Sasakamoose, one of first Indigenous NHL players, dies at 86

NHL Hockey

PRINCE ALBERT, Saskatchewan (AP)Fred Sasakamoose, one of the first Indigenous players in the National Hockey League, has died after fighting COVID-19. He was 86.

Sasakamoose’s son, Neil, said in a video posted on Facebook that his father died Tuesday in Prince Albert.

”This COVID virus just did so much damage into his lungs, he just couldn’t keep responding, his body just couldn’t keep up,” Neil Sasakamoose said in the video. ”When I talked to him, I asked him how he was feeling, if he was scared. He said, `I’m not scared, I’m ready to go, if I got to go, I’m going to go.”’

Sasakamoose played 11 NHL games for Chicago in 1953-54, making his debut at 18 on Nov. 20, 1953, against Boston. The forward failed to score in his short NHL stint, logging only six penalty minutes, and spent most of the season with the junior Moose Jaw Canucks.

”We lost a luminary in the hockey world with the passing of Fred Sasakamoose,” the Blackhawks said in a statement. ”Fred inspired many across the sport and throughout North America after becoming one of the first Indigenous-born athletes to play in the National Hockey League.”

Sasakamoose split the 1954-55 season with Chicoutimi in the Quebec Hockey League and New Westminster in the Western Hockey League, then played two games for Calgary in the WHL in 1955-56.

After his playing career, Sasakamoose returned to the Ahtahkakoop Cree Nation north of Saskatoon. He became a band councilor and chief and worked to develop minor hockey and other sports programs across Saskatchewan.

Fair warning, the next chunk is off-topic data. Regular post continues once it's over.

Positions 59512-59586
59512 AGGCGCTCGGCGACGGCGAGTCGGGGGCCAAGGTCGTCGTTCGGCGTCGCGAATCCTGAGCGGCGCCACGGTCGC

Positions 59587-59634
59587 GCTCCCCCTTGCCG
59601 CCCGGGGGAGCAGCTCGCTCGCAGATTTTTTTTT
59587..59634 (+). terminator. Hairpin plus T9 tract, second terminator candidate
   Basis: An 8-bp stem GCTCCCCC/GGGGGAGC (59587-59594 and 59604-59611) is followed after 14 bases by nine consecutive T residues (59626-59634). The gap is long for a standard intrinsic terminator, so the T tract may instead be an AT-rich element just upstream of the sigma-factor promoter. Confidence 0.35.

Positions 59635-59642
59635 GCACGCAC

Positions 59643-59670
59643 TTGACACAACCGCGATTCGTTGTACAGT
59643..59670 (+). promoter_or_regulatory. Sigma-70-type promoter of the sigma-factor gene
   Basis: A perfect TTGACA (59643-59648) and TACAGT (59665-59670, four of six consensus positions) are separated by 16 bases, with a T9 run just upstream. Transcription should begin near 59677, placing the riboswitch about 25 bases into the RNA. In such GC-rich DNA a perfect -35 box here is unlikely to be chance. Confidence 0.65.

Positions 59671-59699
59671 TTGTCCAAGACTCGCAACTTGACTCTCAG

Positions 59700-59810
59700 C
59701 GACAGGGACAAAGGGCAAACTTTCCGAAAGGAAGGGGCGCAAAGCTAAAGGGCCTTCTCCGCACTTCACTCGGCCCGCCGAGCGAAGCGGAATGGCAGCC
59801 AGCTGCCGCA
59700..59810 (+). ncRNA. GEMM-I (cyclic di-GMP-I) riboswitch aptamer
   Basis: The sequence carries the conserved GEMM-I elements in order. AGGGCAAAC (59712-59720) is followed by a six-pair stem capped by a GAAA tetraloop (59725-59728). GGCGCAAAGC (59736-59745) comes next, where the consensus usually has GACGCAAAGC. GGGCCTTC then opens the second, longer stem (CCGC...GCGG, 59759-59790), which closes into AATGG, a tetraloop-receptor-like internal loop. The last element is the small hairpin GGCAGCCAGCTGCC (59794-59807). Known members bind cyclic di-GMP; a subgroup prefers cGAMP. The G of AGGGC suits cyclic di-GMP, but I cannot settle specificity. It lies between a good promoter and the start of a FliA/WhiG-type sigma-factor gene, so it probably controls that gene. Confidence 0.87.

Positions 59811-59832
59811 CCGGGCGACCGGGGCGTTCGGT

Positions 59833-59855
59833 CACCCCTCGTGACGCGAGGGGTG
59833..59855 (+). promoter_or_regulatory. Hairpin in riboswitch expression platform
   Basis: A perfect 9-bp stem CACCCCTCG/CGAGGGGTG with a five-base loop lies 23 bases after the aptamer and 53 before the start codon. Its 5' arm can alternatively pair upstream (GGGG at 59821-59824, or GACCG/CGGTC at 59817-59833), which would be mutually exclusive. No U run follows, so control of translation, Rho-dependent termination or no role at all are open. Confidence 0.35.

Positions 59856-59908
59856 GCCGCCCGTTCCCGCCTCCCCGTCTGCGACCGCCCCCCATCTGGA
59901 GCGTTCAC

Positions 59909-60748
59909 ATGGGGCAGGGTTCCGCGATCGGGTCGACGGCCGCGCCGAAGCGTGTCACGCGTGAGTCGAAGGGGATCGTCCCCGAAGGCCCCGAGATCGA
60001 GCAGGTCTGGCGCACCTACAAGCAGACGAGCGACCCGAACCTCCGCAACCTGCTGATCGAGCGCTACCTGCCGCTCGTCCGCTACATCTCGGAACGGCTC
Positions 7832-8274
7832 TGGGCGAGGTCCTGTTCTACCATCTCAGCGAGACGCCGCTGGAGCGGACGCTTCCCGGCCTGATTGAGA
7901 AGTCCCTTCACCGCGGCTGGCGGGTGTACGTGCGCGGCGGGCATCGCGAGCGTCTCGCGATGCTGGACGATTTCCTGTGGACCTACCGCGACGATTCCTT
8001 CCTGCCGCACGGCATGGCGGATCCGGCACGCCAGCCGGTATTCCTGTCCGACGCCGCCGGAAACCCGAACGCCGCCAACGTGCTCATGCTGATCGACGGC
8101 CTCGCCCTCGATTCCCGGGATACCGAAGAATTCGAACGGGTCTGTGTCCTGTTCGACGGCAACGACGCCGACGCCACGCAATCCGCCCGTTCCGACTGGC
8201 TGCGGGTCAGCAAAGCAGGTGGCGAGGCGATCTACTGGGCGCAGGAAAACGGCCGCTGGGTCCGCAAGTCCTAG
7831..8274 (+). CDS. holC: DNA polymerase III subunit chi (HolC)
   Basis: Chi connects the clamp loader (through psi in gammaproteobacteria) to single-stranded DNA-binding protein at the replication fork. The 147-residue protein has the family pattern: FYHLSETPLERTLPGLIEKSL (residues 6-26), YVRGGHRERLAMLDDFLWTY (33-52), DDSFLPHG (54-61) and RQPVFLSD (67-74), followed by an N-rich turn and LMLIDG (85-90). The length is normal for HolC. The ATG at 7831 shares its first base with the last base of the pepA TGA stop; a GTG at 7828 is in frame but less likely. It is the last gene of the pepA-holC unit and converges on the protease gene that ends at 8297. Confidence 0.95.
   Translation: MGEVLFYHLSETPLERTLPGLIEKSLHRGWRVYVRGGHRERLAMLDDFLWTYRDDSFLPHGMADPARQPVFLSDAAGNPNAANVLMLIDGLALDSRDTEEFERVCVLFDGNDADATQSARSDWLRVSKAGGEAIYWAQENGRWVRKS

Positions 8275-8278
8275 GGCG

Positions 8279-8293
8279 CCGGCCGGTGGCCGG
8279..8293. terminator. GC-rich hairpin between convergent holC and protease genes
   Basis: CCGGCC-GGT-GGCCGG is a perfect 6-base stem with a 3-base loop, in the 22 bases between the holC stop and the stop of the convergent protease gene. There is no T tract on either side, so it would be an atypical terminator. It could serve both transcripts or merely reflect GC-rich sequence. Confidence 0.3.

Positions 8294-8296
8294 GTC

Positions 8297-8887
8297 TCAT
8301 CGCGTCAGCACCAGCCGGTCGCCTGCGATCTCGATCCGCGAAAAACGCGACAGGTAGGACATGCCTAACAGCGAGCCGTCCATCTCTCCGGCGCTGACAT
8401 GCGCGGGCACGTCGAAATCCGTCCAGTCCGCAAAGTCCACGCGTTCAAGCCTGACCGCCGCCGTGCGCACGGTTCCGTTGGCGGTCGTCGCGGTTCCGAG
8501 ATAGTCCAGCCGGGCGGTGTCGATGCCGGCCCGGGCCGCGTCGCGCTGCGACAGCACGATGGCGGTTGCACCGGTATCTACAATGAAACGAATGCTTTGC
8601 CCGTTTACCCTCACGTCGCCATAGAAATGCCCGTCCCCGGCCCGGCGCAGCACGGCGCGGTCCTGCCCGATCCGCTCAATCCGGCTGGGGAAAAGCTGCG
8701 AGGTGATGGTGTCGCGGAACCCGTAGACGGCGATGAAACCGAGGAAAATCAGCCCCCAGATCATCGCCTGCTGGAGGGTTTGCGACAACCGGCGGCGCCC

”I will always treasure meeting Fred at the 2019 Heritage Classic in his native Saskatchewan, getting to spend some precious time getting to know him and the gift he gave me that day — a statue depicting his NHL rookie card,” NHL Commissioner Gary Bettman said in a statement.

Sasakamoose was one of 11 children, though only five survived childhood. He was forcibly taken from his community in central Saskatchewan to a residential school as a child. He told a Truth and Reconciliation Commission hearing in 2012 that he had been sexually abused by other students and recalled being whipped and having coal oil poured over his head.

Sasakamoose was named to the Order of Canada in 2017, and given an honorary doctorate of law by the University of Saskatchewan this year.

Sasakamoose died a week after finishing editing his memoir. ”Call Me Indian: From the Trauma of Residential School to Becoming the NHL’s First Treaty Indigenous Player” is scheduled to be released in April 6.

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